Fundraiser for Senator Osten *Canceled*

Due to inclement weather, unfortunately our scheduled Fundraiser on the Reservation from 5 -7 p.m. for Senator Catherine Osten has been canceled. Please be on the look out for future fundraisers and events.


Connecticut Sun Puts on Inaugural Indigenous Peoples’ Night

In August, The Sun celebrated its place as the only professional sports team owned by a Native American tribe by showcasing many cultural elements of the Mohegan Tribe and other Tribal Nations in the region. The night also served as the organization’s way of highlighting the Mohegan Tribe’s Wigwam (Green Corn) Festival—a celebration of thanks and a symbol of Tribal survival honoring past and present Tribal members.

The Connecticut Sun honored members of the following Tribal Nations: The Mohegan Tribe, Mashantucket Pequot Tribal Nation, Eastern Pequots, Golden Hill Paugussett, Schaghticoke Tribal Nation, and Narragansett Tribe.

The celebration and opportunities for learning about Tribal culture continued throughout the game, with an interview with Kristin Emilyta discussing how she came up with the Item of the Game design; an interview with Beth Regan and Pat LaPierre, members of the Mohegan Council of Elders; a primetime performance by the Shantok Nation comprised of Mohegan Tribal Youth; an honorary tip being thrown by Tribal Elder Phil Russell; a halftime “Horse Hill” performance; and a sacred postgame drum circle titled “Horse Hill with Intertribal Dances.”

For the full article please click here – we hope you are able to attend next years very important Indigenous Peoples Night to celebrate our local Tribal Nations, their history, and their culture with us!


Connecticut Tribes Co-create State Social Studies Curriculum

Centering “our culture and our ways”

We are celebrating the huge movement in the state of Connecticut with our Connecticut tribes co-creating the new social studies curriculum.

The State Department of Education and five of us Connecticut tribal nations have been working together to meet a legislative mandate calling for Native American curriculum for K-12 social studies classes. Resources with localized information from the tribal nations – Eastern Pequot, Mashantucket Pequot, Mohegan, Schaghticoke and Golden Hill Paugussett – are expected to be available in January 2024.

This interview below, is a preview of this collaboration with educators from the Mohegan Tribal Nation and our Schaghticoke Tribal Nation, as well as State Department of Education social studies advisor Steve Armstrong.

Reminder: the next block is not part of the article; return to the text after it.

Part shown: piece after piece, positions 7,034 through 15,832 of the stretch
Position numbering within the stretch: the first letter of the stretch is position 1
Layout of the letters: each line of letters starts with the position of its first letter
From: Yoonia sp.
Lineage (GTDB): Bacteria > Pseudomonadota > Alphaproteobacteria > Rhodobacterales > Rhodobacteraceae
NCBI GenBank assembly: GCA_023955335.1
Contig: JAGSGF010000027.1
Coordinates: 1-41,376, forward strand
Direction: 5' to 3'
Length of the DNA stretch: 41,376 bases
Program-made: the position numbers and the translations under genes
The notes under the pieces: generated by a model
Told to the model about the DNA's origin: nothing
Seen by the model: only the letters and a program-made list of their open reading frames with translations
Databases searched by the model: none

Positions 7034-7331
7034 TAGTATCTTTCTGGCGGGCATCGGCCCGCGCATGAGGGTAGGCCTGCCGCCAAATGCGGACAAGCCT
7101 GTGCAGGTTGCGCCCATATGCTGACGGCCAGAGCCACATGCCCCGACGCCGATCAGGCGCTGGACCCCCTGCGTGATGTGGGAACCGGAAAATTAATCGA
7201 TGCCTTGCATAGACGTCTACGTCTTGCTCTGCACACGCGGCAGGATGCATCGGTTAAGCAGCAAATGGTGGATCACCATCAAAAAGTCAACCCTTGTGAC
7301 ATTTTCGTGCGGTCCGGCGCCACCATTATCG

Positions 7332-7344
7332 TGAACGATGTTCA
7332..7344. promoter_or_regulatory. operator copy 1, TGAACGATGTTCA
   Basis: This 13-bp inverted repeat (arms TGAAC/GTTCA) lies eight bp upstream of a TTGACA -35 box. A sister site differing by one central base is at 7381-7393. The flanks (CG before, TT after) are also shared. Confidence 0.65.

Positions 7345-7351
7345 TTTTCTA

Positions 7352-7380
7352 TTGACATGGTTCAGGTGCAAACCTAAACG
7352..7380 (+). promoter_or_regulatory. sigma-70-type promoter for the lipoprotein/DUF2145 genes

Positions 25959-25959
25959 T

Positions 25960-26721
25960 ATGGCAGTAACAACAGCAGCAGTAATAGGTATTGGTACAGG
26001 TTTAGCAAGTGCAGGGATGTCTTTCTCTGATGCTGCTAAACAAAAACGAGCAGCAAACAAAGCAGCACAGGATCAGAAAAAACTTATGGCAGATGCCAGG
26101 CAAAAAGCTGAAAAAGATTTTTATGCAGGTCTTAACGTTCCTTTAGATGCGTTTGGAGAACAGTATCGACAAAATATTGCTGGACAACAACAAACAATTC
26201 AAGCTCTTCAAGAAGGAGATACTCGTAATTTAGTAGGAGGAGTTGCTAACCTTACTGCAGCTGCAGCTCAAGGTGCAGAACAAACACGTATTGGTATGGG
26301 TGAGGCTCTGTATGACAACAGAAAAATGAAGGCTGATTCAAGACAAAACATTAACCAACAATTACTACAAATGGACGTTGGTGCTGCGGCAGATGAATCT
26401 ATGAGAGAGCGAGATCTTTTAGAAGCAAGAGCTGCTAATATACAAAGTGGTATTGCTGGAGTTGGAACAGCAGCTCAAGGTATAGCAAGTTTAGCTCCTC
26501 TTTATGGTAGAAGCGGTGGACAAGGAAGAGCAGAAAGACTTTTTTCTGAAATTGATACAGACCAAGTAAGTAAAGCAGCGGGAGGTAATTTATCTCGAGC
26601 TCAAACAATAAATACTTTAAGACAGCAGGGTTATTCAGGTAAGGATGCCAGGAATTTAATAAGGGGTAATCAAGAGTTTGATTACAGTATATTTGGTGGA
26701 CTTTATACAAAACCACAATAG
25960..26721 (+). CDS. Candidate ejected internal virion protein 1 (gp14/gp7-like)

Our STN traditional Native American storyteller, Darlene Kascak and education coordinator for the Institute of American Indian Studies explains the importance of centering, and distinguishing, each tribe’s story and voice.

This is a proud moment in our tribal history to have our voices seen, heard, and shared with the world.

Guests in the interview:

  • Darlene Kascak: Education Coordinator, Institute of American Indian Studies; Traditional Native American Storyteller, Schaghticoke Tribal Nation
  • Sam Cholewa Tondreau: Director of Curriculum and Instruction, Mohegan Tribal Nation
  • Steve Armstrong: Social Studies Consultant, Connecticut State Department of Education

News From Brown: Summer Institute Empowers High Schoolers To Confront Historical, Contemporary Injustices.

As one of the only Native students in her school, Cate McDonough, a rising junior from Cranston, R.I., and a member of the Schaghticoke Tribal Nation, said she enrolled in the summer institute to build the knowledge needed to challenge traditional historical narratives.

“By learning and being here, I hope to speak up more and not feel like I’m a bother or that my existence is difficult or an extra step for people,” she said. “Black and Indigenous histories should be a bigger part of our curriculum, and I hope to have the strength and knowledge to stand up and advocate for it.”


Continue Reading Here: https://www.brown.edu/news/2022-07-22/reimagining-histories-summer-institute


The Day: Chief Hockeo Roy Sebastian, Longtime leader of Eastern Pequot Tribe, dies  

North Stonington — Members of the Eastern Pequot Tribe will keep a ceremonial fire burning on the tribe’s reservation land until sunset Friday to honor the memory of Chief Hockeo, Roy Sebastian, lifetime sachem and longtime spiritual leader, who died Tuesday morning at age 95.

According to tribal tradition, the ceremonial fire will remain burning for three days to honor the chief, along with drumming and other ceremonial traditions. The fire will be extinguished after the drumming ends and sunset begins Friday, Tribal Chairman Mitchel Ray said Thursday.

“He was one of the kindest people I have met, from his voice and the things he would say,” Ray, who was elected tribal chairman in September, said Thursday. “He was kind and loved by us all.”

Current Tribal Vice Chairwoman Brenda Geer, a 30-year Tribal Council member, recalled that Sebastian “was soft-spoken.”

“But when he spoke,” she said, “you listened.”

Sebastian dedicated his life fighting for “tribal rights, lands and people,” his daughter, Katherine Sebastian Dring, past Tribal Council chairwoman, wrote in a biography published in the tribe’s newsletter May 15.

He worked tirelessly with tribal leaders, historians and supporters to put together what tribal leaders said they were told at the time was the best application to gain federal government recognition, with more than 70,000 documents submitted. The battle first was won, with recognition approved in 2002, and then lost when the decision was reversed in 2005 after objections were raised by dozens of Connecticut towns and the state.

Geer called the reversed decision by the federal Bureau of Indian Affairs “absolutely devastating for everyone.” But she said Sebastian never lost hope and worked to keep tribal culture alive.